At the same time it was necessary to regularly evaluate the project redefining the parameters in the light of the emerging results of my research.  I had to carry out the work whilst completing short-term assignments in parallel, providing good experience in prioritising tasks.  The final text had to be presented in accordance with specific rules and to a tight deadline, with strict penalties for incomplete, over-length or delayed submissions.  I was pleased to gain 1st-class marks for this component of my degree.

Hopefully this will be helpful as you prepare for your next competency based interviews.

Published On: July 28th, 2007 / Categories: Interviews /

3 Comments

  1. steve July 30, 2007 at 10:50 am - Reply

    I have been asked questions in interviews that amount to “have I encountered a particular situation and if so, how did I deal with that situation” There are a few support calls (I currently work in IT Support) that stand out and so I normally recite these when asked. From your question that seems to be a competency based question, but I always assumed that these are just a general part of any interview.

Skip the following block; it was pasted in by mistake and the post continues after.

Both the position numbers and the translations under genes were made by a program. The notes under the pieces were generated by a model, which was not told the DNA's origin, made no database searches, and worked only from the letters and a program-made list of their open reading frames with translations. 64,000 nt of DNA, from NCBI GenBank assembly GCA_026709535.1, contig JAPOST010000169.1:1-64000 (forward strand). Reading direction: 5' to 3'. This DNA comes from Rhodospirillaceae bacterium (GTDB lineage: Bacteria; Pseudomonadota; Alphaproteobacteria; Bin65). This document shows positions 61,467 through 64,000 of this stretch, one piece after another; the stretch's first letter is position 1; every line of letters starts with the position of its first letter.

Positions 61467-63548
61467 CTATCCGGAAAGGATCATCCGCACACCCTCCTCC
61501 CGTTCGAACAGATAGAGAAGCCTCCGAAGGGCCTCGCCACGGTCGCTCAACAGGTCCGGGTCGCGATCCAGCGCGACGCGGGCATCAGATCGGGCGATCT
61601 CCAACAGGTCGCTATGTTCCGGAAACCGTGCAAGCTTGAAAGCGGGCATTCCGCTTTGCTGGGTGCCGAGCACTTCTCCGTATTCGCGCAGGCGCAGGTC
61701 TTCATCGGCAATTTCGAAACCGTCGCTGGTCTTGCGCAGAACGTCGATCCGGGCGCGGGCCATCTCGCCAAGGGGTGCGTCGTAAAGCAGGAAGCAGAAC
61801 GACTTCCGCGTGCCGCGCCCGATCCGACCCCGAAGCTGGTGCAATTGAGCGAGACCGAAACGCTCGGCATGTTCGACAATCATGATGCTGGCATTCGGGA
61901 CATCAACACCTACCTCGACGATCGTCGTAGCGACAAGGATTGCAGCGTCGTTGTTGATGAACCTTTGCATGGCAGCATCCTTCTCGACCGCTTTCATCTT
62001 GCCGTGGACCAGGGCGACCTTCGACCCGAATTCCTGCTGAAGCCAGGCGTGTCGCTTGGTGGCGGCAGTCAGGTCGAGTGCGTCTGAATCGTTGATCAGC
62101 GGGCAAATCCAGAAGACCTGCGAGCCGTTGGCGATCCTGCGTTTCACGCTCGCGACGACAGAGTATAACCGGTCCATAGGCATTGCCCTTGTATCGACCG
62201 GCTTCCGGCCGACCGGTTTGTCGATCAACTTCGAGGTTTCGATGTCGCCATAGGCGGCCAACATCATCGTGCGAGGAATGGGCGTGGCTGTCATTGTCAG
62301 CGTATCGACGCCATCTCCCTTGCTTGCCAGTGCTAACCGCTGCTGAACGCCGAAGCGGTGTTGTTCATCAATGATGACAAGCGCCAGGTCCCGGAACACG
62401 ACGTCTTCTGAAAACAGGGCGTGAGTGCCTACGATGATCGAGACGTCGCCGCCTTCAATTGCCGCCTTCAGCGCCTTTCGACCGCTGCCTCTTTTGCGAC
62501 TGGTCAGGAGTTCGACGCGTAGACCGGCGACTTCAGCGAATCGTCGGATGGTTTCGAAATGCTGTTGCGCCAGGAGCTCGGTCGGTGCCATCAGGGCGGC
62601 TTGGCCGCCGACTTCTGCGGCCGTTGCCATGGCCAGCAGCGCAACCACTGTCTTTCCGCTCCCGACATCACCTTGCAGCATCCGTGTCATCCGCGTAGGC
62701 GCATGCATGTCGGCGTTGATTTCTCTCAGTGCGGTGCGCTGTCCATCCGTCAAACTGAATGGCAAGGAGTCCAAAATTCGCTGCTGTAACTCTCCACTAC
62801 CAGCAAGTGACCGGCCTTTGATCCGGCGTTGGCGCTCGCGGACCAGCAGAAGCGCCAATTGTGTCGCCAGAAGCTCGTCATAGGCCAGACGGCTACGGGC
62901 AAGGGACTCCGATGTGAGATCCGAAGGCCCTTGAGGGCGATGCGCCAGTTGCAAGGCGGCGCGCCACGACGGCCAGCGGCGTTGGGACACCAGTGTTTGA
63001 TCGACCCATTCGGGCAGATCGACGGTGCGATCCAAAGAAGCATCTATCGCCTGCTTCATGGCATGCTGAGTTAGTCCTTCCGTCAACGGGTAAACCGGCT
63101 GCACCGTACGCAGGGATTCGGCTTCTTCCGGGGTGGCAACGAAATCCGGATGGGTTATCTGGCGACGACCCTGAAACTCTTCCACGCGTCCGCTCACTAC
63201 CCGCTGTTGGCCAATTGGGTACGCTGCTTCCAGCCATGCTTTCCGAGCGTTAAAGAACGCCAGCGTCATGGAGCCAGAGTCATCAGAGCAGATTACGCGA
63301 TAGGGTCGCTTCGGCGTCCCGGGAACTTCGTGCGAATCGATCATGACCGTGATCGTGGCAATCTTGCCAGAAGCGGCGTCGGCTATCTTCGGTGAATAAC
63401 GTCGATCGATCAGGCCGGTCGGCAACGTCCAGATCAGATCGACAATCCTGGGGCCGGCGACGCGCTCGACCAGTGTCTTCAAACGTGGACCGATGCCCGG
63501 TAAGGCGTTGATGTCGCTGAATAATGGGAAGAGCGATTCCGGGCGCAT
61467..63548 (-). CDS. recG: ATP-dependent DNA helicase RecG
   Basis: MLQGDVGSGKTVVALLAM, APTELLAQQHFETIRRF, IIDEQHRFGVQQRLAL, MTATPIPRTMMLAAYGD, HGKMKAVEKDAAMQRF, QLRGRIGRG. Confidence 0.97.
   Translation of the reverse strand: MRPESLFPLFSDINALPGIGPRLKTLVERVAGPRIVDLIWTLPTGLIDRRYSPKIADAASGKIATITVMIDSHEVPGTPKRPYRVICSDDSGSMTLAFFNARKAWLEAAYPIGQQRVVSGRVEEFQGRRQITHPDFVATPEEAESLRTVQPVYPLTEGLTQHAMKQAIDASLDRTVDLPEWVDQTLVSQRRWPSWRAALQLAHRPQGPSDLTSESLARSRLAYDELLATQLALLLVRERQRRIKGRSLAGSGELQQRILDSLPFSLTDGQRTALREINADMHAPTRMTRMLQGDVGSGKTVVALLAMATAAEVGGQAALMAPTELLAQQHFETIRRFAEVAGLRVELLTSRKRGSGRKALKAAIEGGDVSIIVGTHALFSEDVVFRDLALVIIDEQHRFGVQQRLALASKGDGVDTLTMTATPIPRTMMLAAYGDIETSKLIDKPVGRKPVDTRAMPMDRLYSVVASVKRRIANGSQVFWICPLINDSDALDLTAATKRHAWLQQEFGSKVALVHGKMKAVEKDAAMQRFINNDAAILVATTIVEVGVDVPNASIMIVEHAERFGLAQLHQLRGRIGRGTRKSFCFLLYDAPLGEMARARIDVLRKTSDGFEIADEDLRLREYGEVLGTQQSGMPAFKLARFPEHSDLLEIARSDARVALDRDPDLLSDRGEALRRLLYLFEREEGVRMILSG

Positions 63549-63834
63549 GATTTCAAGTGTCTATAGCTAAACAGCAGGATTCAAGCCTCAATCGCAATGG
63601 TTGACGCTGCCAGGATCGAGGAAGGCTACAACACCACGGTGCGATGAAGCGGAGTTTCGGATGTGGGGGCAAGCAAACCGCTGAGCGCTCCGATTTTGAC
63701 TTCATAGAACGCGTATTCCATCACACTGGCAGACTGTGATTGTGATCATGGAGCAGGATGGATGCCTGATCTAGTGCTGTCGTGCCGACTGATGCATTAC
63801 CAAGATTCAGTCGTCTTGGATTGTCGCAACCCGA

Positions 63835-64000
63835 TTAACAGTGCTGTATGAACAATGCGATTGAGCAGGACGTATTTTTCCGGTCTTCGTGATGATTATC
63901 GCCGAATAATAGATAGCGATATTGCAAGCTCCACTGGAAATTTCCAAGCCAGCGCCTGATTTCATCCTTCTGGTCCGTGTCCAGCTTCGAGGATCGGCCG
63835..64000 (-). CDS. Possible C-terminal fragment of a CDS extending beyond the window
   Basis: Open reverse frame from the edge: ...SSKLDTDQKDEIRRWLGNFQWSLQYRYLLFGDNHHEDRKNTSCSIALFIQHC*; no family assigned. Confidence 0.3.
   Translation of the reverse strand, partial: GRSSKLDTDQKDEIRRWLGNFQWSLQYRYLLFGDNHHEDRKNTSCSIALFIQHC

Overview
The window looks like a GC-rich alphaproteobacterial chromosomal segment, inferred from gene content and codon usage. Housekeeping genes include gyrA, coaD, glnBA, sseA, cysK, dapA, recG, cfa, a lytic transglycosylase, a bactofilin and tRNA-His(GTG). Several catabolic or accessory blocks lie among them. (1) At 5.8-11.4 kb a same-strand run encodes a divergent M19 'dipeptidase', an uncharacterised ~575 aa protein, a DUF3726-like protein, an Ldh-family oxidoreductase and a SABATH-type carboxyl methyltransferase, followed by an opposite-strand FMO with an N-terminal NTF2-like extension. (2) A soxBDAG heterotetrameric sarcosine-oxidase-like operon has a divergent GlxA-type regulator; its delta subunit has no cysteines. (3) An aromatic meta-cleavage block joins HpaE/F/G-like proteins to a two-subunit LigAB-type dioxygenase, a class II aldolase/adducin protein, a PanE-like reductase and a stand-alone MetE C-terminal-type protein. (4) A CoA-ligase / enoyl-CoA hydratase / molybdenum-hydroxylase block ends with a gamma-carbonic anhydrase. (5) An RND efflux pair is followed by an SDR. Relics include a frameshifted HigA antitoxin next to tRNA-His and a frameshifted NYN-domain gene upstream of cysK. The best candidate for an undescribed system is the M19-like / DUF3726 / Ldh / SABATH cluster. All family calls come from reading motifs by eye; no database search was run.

Any jobs that I apply for are currently via the various IT job websites that are out there, the covering letters are something that I am working on but would not say are something that I excel in. My reply rate from such letters (which go to the agency rather than the employer) is quite low, but I would say that my success rate on interviews is quite high. I cannot think of exact figures but I would say that I have been offered 80% of jobs that I have gone on interview for.
    Steve

  2. Possibly. A competency question is when the question relates to a specific competence such as decision making, customer focus.
    Where these followed up with further questions? I’ll ask candidates to be specific – what was the situation, what did you have to do, what was achieved, any problems you had to overcome etc.

  3. How To Prepare For A Job Interview January 11, 2008 at 9:33 pm - Reply

    Hi there This week on Friday I was looking all over the web to find some interesting information about how to prepare for a job interview. Somehow it got me here to your Competency based interviews post, which is very nice written! I like it. Keep posting. Till soon!